08 of 12

Tour the World War II Museums

An old locomotive on display in Kanchanaburi

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On the main road near the bridge over the River Kwai, you’ll find the Arts Gallery and War Museum along with the JEATH War Museum. JEATH stands for “Japan, England, Australia, Thailand, Holland.” A hodgepodge of exhibits show daily life, including sleeping barracks, for the POWs. Old photos and recreated scenes compete for dusty spaces.

Although exhibits are poorly labeled and confusing (sometimes bordering on bizarre), no one could leave the Arts Gallery and War Museum and say it wasn’t interesting! Subject matter ranges from war history—as one would expect—to Miss Thailand winners, kings of Thailand, and even some prehistoric stuff thrown in for good measure.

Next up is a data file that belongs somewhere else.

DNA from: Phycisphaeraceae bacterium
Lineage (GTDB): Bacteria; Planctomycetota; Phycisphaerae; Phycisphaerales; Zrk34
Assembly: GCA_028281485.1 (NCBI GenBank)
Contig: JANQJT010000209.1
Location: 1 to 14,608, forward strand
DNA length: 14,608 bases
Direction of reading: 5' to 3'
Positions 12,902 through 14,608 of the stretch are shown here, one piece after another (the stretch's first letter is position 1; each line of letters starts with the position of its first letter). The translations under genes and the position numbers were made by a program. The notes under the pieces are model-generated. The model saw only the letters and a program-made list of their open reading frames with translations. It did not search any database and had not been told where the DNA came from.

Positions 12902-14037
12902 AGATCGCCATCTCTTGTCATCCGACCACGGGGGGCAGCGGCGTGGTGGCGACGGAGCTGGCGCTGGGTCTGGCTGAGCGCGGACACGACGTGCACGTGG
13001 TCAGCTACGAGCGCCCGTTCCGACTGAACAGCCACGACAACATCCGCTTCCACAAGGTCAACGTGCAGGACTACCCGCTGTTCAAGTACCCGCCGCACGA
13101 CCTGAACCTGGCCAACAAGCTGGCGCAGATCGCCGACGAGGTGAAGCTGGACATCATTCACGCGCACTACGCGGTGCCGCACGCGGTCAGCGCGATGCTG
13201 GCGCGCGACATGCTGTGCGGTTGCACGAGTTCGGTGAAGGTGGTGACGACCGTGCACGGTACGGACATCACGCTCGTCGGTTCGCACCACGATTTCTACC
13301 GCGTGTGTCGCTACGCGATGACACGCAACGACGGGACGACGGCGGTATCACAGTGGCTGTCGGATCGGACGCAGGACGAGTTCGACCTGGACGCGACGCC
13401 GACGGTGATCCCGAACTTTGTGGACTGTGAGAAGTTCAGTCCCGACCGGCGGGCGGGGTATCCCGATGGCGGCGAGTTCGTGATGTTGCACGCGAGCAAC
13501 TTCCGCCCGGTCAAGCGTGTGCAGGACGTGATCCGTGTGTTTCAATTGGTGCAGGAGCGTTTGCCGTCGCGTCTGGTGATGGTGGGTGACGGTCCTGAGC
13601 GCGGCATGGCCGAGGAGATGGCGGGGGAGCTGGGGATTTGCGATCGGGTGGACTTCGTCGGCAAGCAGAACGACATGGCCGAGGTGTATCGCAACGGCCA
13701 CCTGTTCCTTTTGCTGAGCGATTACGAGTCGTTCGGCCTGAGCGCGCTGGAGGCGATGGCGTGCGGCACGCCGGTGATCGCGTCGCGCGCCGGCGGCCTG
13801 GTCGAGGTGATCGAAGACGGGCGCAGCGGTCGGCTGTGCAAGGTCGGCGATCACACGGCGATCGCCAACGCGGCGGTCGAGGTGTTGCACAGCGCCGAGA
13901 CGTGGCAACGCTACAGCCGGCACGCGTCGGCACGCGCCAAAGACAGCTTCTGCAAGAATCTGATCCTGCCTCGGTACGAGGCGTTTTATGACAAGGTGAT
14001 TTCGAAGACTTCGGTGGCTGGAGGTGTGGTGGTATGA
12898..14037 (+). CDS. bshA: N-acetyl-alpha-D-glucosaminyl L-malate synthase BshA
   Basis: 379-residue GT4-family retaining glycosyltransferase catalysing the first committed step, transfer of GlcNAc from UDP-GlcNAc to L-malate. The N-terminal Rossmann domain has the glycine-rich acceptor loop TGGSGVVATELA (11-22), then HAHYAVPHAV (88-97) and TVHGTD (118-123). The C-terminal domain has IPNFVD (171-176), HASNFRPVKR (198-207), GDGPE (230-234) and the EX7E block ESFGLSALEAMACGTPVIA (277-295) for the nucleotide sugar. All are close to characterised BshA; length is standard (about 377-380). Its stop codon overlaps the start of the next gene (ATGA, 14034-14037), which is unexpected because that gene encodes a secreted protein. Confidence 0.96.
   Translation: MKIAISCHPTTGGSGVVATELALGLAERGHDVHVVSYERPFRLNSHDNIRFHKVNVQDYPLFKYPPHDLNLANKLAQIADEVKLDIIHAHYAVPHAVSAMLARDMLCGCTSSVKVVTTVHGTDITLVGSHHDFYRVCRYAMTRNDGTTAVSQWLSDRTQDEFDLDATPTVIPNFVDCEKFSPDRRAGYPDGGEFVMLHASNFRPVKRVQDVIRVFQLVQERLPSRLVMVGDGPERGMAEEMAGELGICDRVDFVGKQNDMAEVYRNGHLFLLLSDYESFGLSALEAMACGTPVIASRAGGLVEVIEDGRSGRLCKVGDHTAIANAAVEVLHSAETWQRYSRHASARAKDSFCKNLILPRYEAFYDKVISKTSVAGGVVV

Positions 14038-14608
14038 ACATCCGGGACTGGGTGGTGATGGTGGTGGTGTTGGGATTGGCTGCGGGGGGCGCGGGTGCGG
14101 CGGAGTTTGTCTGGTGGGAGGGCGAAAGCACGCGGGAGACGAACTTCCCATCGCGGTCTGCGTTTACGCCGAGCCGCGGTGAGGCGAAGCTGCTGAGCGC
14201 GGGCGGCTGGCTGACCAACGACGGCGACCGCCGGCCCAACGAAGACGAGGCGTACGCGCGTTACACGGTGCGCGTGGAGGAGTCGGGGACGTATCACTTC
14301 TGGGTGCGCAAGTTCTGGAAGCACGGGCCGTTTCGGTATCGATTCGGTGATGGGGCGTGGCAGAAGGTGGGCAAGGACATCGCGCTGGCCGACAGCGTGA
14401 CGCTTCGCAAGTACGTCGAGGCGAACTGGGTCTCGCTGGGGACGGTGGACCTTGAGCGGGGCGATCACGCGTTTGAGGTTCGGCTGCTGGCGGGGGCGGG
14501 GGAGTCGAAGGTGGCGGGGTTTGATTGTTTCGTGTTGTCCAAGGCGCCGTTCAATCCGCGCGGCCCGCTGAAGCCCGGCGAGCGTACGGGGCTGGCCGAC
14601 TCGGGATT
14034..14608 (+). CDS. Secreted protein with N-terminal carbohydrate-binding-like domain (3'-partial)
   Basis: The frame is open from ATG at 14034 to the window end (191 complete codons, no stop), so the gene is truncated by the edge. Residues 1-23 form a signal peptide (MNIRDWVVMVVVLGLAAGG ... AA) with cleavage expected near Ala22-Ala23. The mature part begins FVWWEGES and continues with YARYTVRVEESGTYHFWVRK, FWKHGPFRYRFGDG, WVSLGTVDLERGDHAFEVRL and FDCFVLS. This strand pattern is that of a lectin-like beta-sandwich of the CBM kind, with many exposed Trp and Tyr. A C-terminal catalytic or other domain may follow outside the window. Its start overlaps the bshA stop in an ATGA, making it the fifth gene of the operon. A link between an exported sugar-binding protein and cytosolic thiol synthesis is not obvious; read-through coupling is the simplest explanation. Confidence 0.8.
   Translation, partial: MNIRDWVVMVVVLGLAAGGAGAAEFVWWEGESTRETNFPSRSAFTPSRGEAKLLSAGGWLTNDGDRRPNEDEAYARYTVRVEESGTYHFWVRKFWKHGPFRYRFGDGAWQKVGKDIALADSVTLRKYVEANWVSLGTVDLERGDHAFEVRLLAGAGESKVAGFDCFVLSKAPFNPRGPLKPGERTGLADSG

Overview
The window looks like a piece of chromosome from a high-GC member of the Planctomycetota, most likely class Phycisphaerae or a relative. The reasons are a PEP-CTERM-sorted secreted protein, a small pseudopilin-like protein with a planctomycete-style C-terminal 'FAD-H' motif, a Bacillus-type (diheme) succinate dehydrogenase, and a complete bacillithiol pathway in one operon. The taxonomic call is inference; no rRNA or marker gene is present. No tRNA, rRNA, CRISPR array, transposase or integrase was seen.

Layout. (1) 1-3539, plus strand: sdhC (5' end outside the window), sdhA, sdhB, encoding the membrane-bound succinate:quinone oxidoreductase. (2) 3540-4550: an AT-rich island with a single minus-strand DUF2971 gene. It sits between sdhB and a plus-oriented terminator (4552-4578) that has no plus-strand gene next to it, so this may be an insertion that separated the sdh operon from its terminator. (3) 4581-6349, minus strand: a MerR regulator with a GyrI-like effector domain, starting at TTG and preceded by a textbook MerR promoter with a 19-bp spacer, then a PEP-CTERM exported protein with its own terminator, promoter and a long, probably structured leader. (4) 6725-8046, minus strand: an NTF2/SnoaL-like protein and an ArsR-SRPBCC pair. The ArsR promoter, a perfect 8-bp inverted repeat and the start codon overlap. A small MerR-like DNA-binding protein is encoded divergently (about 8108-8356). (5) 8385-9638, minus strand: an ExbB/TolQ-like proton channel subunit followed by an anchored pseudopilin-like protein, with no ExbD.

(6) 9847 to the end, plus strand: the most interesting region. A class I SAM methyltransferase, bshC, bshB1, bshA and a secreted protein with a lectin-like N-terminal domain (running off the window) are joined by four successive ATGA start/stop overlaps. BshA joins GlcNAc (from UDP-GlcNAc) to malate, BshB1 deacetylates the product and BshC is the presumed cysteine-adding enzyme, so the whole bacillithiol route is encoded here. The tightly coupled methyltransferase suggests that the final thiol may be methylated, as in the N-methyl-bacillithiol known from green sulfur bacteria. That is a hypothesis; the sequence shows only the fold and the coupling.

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09 of 12

Picnic at the Dam

Srinakarind Dam near Kanchanaburi, Thailand

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The Srinakarind Dam is a massive hydroelectric plant situated on the River Kwai Yai just north of Erawan National Park. Public transportation doesn’t service the area, so most travelers visit Erawan then head back to town without seeing the reservoir. There are some picturesque picnic spots for enjoying tranquility and a snack along the water.

Along with being a scenic area, there is a friendly cafe, a sundial monument, and some places to stay. Tours can be booked to nearby caves and smaller waterfalls. Consider purchasing some of the woven goods to support the Karen people who live nearby.

The dam is just 15 minutes beyond the entrance for Erawan National Park. If you drove yourself to the falls, continue a short distance north to the reservoir and explore a bit—the diversion is worth the effort.

10 of 12

Visit an Elephant Sanctuary

Two elephants bathing in a river near Kanchanaburi, Thailand